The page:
## Parallel Parsing of Context-Free Languages on an Array of Processors

##### Abstract

Kosaraju [Kosaraju 69] and independently ten years later, Guibas, Kung and
Thompson [Guibas 79] devised an algorithm (K-GKT) for solving on an array of
processors a class of dynamic programming problems of which general context-free
language (CFL) recognition is a member. I introduce an extension to K-GKT
which allows parsing as well as recognition. The basic idea of the extension is to
add counters to the processors. These act as pointers to other processors. The
extended algorithm consists of three phases which I call the recognition phase, the
marking phase and the parse output phase. I first consider the case of unambiguous
grammars. I show that in that case, the algorithm has O(n2log n) space complexity
and a linear time complexity. To obtain these results I rely on a counter implementation
that allows the execution in constant time of each of the operations:
set to zero, test if zero, increment by 1 and decrement by 1. I provide a proof of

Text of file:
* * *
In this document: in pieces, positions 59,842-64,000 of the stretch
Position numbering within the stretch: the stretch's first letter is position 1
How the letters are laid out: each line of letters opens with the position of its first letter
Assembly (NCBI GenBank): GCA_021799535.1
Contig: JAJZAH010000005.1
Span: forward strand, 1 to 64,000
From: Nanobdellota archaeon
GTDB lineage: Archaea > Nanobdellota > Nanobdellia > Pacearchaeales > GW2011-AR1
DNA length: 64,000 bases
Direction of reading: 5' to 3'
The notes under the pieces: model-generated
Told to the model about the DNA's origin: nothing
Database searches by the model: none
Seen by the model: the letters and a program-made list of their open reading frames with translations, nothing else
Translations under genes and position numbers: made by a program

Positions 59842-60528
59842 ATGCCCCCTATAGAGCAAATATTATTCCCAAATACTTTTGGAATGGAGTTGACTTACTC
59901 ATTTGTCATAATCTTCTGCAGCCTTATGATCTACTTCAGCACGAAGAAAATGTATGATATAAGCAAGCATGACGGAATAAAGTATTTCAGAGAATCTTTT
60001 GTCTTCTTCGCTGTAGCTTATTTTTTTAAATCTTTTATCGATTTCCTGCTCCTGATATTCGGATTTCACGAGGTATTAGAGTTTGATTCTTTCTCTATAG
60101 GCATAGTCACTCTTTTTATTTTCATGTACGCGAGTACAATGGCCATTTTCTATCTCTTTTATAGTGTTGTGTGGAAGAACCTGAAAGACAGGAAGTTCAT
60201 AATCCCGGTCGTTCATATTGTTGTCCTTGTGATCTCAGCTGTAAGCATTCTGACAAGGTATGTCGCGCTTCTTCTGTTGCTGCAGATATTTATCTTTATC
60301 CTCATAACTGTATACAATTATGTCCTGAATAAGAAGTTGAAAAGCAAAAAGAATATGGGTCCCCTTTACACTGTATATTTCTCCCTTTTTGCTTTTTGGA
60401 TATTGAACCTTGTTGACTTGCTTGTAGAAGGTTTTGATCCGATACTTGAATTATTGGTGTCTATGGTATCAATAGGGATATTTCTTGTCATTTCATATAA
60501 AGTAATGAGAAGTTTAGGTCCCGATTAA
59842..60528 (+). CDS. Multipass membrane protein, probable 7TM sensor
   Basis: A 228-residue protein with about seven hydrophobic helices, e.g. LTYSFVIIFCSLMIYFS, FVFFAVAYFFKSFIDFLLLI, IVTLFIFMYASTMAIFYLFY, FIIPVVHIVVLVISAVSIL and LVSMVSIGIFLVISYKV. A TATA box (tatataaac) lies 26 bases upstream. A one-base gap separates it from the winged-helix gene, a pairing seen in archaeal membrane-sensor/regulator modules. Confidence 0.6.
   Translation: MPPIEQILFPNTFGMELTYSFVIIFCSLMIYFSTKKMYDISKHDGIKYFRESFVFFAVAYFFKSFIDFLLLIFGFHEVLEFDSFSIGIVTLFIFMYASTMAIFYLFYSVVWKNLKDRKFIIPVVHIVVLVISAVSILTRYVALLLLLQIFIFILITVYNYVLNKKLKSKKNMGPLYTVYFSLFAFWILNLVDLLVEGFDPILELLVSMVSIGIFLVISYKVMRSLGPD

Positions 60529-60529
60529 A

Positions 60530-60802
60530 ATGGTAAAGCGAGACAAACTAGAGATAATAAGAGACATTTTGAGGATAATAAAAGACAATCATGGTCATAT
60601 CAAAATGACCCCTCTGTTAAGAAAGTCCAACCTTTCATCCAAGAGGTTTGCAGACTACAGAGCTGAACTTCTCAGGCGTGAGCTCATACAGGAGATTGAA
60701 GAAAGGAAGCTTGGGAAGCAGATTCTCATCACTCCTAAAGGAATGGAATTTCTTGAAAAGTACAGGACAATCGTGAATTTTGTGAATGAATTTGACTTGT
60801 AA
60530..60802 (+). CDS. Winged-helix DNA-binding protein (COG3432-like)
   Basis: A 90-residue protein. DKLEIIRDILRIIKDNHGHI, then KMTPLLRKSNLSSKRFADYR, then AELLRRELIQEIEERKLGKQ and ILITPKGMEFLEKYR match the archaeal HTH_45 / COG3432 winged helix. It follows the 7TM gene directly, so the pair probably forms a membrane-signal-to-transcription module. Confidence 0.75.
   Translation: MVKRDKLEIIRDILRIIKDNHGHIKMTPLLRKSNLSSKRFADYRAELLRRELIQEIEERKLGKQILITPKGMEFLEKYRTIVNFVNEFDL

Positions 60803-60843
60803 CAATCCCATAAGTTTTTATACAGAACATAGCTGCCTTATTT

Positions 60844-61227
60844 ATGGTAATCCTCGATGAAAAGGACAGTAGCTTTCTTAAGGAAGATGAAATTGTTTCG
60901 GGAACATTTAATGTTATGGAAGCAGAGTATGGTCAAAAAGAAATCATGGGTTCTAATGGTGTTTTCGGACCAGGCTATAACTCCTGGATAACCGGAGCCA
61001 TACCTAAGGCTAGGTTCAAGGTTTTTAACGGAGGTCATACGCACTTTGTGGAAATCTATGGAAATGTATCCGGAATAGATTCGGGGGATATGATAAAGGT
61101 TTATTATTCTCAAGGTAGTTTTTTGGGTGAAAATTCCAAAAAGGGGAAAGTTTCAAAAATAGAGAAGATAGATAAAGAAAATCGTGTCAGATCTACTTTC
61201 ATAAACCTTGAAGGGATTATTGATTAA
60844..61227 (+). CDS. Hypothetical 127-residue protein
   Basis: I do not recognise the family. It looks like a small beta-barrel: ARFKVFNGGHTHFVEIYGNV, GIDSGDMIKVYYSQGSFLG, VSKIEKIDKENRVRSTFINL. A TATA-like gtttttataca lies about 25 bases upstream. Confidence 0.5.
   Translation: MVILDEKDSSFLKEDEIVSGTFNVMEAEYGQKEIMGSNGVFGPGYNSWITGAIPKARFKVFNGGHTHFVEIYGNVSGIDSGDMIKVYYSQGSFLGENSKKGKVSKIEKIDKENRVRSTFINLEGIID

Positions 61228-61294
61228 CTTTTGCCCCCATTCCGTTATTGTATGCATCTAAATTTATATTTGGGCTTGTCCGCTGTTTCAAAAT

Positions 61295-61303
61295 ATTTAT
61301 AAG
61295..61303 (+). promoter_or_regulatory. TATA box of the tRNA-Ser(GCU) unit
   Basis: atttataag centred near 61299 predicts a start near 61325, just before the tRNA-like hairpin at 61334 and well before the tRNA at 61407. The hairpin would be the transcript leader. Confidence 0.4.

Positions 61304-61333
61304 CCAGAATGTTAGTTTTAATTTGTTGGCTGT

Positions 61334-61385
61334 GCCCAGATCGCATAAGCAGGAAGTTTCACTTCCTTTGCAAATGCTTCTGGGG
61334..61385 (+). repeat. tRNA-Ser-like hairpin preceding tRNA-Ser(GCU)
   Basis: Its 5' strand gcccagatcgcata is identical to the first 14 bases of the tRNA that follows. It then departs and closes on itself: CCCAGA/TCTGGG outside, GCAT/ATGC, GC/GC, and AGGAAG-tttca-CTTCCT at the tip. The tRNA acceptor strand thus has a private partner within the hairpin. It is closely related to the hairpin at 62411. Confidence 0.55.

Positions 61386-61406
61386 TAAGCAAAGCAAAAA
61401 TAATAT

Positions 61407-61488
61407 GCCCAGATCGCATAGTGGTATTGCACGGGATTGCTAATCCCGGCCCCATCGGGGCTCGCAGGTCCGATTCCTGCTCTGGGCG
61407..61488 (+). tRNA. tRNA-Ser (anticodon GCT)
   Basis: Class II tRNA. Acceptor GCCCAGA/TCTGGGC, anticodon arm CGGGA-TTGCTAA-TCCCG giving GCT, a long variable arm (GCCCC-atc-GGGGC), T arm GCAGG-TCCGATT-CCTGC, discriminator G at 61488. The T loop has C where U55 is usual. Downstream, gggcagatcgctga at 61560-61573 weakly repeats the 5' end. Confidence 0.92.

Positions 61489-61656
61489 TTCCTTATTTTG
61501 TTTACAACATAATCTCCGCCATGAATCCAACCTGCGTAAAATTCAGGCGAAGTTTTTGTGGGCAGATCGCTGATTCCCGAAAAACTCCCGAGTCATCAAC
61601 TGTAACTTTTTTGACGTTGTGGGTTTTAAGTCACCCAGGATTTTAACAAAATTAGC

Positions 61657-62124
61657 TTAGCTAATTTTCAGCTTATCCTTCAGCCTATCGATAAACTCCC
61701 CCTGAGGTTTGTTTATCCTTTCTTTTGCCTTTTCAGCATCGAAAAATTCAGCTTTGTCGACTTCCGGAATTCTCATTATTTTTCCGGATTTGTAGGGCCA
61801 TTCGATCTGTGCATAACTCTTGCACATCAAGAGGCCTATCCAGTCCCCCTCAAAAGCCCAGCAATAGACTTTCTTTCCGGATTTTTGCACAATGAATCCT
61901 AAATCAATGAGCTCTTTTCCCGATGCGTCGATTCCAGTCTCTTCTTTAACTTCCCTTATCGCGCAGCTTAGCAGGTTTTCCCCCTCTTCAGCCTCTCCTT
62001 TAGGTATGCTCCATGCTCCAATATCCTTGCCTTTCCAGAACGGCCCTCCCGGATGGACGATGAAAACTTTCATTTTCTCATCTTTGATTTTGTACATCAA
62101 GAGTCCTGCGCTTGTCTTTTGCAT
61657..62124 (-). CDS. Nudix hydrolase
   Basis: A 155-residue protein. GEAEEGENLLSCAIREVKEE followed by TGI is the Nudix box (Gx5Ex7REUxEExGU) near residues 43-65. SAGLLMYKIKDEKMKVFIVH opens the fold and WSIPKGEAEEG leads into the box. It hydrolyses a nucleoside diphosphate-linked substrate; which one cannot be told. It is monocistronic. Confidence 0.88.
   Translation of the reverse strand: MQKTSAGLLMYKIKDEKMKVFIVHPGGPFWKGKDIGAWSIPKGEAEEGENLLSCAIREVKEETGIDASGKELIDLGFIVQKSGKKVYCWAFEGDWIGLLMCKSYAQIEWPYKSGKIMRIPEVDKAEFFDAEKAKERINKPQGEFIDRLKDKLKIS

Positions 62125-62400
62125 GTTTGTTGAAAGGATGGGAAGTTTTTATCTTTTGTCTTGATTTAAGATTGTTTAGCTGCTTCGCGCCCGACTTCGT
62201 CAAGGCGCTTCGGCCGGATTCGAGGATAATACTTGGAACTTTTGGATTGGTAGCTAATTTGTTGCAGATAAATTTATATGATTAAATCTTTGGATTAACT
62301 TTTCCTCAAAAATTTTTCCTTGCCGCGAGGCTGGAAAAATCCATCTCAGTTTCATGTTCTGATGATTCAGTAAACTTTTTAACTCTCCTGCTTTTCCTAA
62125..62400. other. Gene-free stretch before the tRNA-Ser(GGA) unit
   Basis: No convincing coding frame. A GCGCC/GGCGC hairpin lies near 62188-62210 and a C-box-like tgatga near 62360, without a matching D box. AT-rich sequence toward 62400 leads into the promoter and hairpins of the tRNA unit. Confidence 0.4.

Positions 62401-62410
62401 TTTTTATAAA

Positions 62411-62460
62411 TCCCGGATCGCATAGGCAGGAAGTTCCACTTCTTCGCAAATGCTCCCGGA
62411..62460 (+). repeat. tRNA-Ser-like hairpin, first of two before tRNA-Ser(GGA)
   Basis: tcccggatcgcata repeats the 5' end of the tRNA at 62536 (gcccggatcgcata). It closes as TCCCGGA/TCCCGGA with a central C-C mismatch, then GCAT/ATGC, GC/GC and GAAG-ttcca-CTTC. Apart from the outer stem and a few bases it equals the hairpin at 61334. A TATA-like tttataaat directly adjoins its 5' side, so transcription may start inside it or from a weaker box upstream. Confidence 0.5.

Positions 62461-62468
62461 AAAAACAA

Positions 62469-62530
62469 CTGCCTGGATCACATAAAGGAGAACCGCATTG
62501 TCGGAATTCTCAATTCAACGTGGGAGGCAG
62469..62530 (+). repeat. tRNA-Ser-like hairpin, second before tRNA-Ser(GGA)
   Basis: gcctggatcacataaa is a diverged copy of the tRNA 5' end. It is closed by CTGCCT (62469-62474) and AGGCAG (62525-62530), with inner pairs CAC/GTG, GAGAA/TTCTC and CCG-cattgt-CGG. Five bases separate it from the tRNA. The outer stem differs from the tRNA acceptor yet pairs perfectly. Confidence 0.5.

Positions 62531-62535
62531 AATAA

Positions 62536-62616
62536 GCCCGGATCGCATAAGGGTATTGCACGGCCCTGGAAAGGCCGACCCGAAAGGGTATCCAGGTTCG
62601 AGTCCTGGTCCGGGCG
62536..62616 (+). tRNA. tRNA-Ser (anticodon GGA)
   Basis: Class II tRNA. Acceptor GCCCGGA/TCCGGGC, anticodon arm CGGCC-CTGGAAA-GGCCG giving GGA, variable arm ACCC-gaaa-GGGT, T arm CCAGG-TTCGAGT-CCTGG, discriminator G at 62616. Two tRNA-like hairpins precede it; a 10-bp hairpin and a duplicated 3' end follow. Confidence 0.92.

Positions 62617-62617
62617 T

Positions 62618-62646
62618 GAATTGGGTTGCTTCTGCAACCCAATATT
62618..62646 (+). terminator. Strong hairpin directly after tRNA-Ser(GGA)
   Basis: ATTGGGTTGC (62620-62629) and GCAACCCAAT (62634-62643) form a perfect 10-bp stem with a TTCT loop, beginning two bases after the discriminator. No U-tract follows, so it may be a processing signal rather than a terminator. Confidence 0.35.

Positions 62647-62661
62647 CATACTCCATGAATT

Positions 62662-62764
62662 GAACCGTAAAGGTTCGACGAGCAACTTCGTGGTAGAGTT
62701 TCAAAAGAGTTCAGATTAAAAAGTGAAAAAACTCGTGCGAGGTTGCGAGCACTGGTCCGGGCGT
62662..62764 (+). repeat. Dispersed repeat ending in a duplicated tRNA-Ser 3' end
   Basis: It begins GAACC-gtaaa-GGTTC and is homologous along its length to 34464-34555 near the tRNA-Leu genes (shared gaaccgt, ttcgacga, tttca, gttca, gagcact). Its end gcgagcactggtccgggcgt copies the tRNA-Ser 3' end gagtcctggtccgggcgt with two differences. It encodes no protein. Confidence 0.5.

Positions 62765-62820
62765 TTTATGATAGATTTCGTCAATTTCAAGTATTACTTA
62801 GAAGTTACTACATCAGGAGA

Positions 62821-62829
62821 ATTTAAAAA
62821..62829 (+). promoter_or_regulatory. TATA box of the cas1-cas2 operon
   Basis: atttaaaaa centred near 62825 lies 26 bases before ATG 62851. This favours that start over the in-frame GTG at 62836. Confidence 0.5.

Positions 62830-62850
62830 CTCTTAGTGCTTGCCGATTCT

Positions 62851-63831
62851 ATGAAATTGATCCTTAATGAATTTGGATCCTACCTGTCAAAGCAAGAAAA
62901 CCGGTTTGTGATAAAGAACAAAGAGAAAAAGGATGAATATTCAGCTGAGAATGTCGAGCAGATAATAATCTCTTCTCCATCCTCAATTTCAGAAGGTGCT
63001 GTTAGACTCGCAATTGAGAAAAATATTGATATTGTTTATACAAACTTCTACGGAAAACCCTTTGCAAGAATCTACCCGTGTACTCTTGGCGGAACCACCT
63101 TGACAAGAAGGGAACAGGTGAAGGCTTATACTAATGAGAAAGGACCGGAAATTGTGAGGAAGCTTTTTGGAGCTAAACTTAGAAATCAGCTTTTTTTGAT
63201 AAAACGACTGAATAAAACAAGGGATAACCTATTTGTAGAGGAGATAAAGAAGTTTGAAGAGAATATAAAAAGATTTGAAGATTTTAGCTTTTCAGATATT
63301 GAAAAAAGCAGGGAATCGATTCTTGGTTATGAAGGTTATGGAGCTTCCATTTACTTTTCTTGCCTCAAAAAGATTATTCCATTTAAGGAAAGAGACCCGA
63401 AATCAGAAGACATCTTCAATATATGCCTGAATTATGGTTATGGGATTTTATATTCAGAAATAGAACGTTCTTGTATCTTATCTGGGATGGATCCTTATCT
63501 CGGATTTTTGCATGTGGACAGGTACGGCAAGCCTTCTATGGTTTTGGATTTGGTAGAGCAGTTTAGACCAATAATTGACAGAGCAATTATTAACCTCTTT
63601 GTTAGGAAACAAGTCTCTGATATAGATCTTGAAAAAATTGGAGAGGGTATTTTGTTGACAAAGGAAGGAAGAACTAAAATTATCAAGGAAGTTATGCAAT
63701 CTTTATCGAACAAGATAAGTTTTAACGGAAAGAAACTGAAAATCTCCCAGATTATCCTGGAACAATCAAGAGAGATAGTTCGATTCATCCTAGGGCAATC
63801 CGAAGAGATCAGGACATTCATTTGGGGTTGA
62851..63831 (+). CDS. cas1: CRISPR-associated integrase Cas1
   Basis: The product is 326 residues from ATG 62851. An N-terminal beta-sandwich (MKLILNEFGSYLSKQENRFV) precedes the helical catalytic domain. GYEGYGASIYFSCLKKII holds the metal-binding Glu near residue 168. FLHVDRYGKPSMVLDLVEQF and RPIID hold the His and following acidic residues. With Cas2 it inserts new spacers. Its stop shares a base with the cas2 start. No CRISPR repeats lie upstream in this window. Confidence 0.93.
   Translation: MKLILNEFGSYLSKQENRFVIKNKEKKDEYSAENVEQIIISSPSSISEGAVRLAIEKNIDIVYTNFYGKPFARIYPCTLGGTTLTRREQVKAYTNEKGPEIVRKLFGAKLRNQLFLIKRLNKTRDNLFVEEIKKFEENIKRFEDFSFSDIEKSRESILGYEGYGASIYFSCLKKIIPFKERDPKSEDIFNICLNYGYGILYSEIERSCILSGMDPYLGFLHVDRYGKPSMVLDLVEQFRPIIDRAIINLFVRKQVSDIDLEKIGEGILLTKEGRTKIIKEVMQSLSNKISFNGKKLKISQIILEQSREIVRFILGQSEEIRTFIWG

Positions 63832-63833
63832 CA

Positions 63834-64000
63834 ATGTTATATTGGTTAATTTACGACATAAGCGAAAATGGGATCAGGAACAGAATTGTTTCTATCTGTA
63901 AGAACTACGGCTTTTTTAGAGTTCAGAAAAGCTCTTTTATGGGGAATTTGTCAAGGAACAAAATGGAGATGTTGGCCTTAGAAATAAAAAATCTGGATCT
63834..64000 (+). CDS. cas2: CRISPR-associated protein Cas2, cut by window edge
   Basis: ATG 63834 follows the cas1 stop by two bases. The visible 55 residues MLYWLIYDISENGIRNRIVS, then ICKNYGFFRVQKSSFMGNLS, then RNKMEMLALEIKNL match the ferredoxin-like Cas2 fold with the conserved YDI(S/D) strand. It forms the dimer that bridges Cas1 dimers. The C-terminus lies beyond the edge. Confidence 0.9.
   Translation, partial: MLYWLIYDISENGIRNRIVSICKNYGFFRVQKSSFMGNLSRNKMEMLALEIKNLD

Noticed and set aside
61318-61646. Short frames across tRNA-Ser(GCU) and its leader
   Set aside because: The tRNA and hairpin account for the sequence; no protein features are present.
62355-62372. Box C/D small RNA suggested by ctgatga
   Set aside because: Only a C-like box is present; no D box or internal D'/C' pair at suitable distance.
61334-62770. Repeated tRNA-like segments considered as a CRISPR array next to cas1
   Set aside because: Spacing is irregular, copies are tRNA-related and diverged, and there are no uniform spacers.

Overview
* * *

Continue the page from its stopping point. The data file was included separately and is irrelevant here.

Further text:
correctness of this implementation. I introduce the concept of efficient grammars.
One factor in the multiplicative constant hidden behind the O(n2log n) space complexity
measure for the algorithm is related to the number of non-terminals in the
(unambiguous) grammar used. I say that a grammar is k-efficient if it allows the
processors to store not more than k pointer pairs. I call a 1-efficient grammar an
efficient grammar. I show that two properties that I call nt-disjunction and rhsdasjunction
together with unambiguity are sufficient but not necessary conditions
for grammar efficiency. I also show that unambiguity itself is not a necessary condition
for efficiency. I then consider the case of ambiguous grammars. I present
two methods for outputting multiple parses. Both output each parse in linear time.
One method has O(n3log n) space complexity while the other has O(n2log n) space
complexity. I then address the issue of problem decomposition. I show how part of
my extension can be adapted, using a standard technique, to process inputs that
would be too large for an array of some fixed size. I then discuss briefly some issues
related to implementation. I report on an actual implementation on the I.C.L.
DAP. Finally, I show how another systolic CFL parsing algorithm, by Chang,
Ibarra and Palis [Chang 87], can be generalized to output parses in preorder and
inorder.